Researchers have found that omega-3 levels in the blood are very good mortality risk predictors from any cause, according to a study involving the Hospital del Mar Medical Research Institute (IMIM), in collaboration with The Fatty Acid Research Institute in the United States and universities in Canada.
The data for the study, which was published in The American Journal of Clinical Nutrition, came from a long-term study group, the Framingham Offspring Cohort, which has been following people of the Massachusetts town since 1971.
Researchers discovered that omega-3 levels in blood erythrocytes (also known as red blood cells) are excellent indicators of mortality risk. Having higher amounts of Omega-3 fatty acids in the blood, as a result of routinely adding oily fish in the diet, enhances life expectancy by nearly five years.
“Being a regular smoker takes 4.7 years off your life expectancy, the same as you gain if you have high levels of omega-3 acids in your blood,” said Dr. Aleix Sala-Vila, a postdoctoral researcher in the IMIM’s Cardiovascular Risk and Nutrition Research Group and author of the study.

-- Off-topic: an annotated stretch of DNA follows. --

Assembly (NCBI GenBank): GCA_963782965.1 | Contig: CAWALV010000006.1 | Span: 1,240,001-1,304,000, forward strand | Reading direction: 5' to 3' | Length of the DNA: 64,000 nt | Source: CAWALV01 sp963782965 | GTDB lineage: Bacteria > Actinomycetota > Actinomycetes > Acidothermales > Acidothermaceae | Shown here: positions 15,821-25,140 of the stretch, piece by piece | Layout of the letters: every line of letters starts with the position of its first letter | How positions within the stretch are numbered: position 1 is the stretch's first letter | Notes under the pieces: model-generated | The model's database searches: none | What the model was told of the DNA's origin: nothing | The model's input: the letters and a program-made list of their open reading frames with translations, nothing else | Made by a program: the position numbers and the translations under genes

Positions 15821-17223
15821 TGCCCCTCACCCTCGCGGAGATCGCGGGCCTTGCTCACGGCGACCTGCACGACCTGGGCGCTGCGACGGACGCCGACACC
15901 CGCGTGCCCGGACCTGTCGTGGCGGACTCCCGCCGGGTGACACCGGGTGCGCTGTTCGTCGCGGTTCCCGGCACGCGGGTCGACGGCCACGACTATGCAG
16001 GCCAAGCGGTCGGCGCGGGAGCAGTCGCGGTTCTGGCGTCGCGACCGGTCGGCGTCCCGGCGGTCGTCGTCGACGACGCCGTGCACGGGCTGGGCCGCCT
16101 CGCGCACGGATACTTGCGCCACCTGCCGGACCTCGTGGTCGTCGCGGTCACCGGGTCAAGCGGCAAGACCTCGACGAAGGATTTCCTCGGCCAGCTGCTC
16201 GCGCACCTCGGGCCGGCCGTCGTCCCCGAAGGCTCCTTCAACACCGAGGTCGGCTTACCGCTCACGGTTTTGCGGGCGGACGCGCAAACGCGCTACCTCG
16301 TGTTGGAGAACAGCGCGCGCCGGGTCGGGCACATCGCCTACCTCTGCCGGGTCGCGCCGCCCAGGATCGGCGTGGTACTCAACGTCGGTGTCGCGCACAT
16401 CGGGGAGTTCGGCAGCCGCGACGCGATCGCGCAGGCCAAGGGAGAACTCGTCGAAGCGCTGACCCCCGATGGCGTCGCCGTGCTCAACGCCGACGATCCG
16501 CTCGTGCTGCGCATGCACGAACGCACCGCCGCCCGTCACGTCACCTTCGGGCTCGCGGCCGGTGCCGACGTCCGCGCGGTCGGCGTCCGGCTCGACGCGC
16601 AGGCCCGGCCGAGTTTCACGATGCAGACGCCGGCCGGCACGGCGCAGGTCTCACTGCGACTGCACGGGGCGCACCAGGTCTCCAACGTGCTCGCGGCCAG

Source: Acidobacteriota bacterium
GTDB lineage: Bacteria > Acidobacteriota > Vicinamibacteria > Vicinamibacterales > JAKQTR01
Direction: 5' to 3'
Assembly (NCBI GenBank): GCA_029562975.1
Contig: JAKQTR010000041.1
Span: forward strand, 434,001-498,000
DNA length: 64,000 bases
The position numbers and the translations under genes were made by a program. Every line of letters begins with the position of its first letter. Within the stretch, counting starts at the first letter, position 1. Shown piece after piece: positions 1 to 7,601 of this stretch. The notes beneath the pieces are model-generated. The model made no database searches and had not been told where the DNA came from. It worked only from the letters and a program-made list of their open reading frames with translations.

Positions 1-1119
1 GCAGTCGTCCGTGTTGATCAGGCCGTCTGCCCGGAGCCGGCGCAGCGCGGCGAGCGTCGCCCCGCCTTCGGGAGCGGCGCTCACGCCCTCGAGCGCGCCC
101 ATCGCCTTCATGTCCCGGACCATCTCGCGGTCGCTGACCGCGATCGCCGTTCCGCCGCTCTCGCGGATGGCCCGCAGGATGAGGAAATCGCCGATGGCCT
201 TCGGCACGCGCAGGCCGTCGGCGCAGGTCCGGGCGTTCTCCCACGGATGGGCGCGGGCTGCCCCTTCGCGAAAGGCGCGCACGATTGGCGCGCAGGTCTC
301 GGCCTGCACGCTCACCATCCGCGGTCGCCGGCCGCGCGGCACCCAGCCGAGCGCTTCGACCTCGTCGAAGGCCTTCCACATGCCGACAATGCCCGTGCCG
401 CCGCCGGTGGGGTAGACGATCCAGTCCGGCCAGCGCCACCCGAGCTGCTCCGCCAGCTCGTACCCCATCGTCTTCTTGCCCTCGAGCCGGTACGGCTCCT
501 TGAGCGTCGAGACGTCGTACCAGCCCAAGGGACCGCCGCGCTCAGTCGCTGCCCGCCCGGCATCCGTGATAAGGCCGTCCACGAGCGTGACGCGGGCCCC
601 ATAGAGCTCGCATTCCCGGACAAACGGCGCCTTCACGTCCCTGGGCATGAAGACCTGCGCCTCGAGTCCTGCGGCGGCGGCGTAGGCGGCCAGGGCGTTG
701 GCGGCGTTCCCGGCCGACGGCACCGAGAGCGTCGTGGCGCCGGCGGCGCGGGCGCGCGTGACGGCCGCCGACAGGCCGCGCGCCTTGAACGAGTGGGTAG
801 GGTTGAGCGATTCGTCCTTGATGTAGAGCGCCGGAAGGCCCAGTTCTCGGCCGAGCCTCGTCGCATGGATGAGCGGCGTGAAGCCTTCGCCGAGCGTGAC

The researchers analyzed data on blood fatty acid levels in 2,240 people over the age of 65 who were tracked for an average of eleven years. Beyond the already known factors, the goal was to validate which fatty acids work as good predictors of mortality.
According to the findings, four types of fatty acids, including omega-3, play the role. It’s worth noting that two of them are saturated fatty acids, which have typically been linked to cardiovascular risk but, in this case, have been linked to a higher life expectancy.
These findings could aid in the customization of dietary recommendations for food intake depending on blood concentrations of various fatty acids.
“What we have found is not insignificant. It reinforces the idea that small changes in diet in the right direction can have a much more powerful effect than we think, and it is never too late or too early to make these changes,” remarked Dr. Sala-Vila.
The researchers will now attempt to examine the same markers in a similar population of European heritage to see if the findings can be applied outside of the United States.